Essex

Mum's copper coins refused by First Bus

Hand holding copper coins
Image caption A bus driver refused to accept 25p paid in 1p and 2p coins

A bus company has apologised to a passenger who was told she could not travel when she tried to pay part of a 60p fare in 1p and 2p coins.

Laura Pulley, 35, wanted to travel a few stops on Canvey Island, Essex, with her four-year-old daughter.

The driver said he did not have to accept the coins, which are legal tender for amounts under 20p.

A spokesman from bus group First said it was not a policy to refuse travel to anyone paying with small change.

"I thought he was joking when he said I couldn't pay 25p in coppers. I said 'That's all I've got on me' but he said I couldn't travel," Ms Pulley told the BBC.

She said the driver called police, and an officer spoke to the driver before offering to pay her bus fare.

"We were concerned to learn of Ms Pulley's experience on board one of our buses," said the First spokesman.

"We will be contacting her directly to apologise for any embarrassment or inconvenience caused."

Image copyright Laura Pulley
Image caption Laura Pulley was getting the bus with one of her daughters when she was told she could not travel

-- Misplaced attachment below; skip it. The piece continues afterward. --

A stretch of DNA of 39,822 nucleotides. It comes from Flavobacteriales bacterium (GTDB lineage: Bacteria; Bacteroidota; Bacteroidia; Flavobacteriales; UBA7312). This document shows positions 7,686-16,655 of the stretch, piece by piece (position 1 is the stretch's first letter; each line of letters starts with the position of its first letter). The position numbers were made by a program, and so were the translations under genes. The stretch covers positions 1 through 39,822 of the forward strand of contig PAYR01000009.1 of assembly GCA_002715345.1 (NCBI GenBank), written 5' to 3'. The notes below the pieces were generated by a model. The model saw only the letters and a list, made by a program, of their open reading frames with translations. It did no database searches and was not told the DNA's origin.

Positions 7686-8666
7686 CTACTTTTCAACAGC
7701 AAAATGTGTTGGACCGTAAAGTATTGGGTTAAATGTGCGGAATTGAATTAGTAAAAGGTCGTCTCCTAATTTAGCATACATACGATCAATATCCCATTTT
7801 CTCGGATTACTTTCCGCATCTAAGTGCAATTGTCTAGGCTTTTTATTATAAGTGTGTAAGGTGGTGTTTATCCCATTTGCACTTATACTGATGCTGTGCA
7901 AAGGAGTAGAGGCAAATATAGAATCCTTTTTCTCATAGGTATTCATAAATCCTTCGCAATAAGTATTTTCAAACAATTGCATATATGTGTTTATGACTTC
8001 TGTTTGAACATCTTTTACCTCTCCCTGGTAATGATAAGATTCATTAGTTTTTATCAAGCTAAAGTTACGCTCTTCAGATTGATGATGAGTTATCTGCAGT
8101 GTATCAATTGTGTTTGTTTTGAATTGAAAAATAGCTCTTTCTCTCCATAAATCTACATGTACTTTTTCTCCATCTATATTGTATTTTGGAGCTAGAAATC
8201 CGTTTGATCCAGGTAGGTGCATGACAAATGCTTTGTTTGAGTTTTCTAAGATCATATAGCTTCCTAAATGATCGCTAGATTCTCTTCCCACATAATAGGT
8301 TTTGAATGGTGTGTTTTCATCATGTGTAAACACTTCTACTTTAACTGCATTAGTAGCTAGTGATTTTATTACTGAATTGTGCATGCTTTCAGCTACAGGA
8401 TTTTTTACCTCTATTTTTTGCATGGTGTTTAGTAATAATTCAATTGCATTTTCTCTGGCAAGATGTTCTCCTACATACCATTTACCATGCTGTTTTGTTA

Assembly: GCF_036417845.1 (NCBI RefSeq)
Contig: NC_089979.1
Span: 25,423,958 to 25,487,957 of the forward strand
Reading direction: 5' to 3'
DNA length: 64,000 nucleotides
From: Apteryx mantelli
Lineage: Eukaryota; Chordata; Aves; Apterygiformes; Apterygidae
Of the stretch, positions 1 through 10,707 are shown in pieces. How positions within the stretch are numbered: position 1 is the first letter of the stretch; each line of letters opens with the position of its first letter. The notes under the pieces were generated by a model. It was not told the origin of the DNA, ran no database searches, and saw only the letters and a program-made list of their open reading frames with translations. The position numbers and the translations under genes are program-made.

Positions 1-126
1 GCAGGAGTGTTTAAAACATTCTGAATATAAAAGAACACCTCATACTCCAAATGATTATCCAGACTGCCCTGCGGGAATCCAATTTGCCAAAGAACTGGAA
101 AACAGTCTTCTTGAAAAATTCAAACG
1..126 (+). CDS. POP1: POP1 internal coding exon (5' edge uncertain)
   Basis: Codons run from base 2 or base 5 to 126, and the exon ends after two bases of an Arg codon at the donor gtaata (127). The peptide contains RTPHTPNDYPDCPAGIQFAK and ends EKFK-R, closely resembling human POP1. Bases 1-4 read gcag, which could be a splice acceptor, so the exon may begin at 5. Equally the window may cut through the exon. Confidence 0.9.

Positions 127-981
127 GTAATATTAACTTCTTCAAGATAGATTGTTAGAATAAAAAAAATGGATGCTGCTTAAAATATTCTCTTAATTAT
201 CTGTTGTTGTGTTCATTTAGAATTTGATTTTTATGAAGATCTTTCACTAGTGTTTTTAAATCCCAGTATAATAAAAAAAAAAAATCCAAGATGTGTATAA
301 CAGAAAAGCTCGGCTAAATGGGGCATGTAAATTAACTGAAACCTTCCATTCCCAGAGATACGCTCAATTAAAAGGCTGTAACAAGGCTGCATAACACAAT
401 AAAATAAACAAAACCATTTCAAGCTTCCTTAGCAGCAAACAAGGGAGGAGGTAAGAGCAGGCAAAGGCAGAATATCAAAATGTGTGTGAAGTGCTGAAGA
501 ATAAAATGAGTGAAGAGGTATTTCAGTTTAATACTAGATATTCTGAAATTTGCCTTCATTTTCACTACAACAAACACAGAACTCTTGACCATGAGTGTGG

Ms Pulley said she had been left "upset and embarrassed" by the altercation, which happened on Monday lunchtime.

"No one should feel embarrassed for using coppers, it's the Queen's money," she said.

"I'd used my last bit of loose change at the bakery beforehand. I couldn't believe the audacity of the driver to tell me I couldn't travel."

Ms Pulley posted a message about her experience on Facebook, which attracted dozens of responses.

"The majority of people were quite rightly saying you pay with a note and you get the same sort of reaction, the drivers say they haven't got change," she told the BBC.

"A couple of ex-bus drivers had thrown their two pennyworth in, but other than that people were supportive."


Legal tender

  • The Coinage Act 1971 says 1p and 2p coins are legal tender for any amount not exceeding 20p
  • If you want to pay in 50p pieces, you can do so for any amount up to £10. £1 coins are accepted for any amount
  • Legal tender has a "very narrow and technical meaning in the settlement of debts", the Royal Mint says
  • But both parties are free to agree to accept any form of payment whether legal tender or otherwise according to their wishes

Source: Royal Mint and Coinage Act 1971


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